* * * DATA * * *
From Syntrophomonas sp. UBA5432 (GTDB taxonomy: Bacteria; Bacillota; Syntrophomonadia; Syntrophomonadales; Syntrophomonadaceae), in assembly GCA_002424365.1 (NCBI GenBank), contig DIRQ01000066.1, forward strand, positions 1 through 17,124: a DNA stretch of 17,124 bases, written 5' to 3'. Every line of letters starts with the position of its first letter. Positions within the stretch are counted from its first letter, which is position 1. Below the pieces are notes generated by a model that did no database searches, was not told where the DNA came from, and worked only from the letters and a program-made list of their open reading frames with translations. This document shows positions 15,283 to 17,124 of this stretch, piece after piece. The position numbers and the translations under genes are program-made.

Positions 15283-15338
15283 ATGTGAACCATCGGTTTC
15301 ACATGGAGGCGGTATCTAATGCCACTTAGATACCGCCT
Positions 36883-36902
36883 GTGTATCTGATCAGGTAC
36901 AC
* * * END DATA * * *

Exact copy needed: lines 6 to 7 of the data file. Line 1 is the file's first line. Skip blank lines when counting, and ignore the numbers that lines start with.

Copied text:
36883 GTGTATCTGATCAGGTAC
36901 AC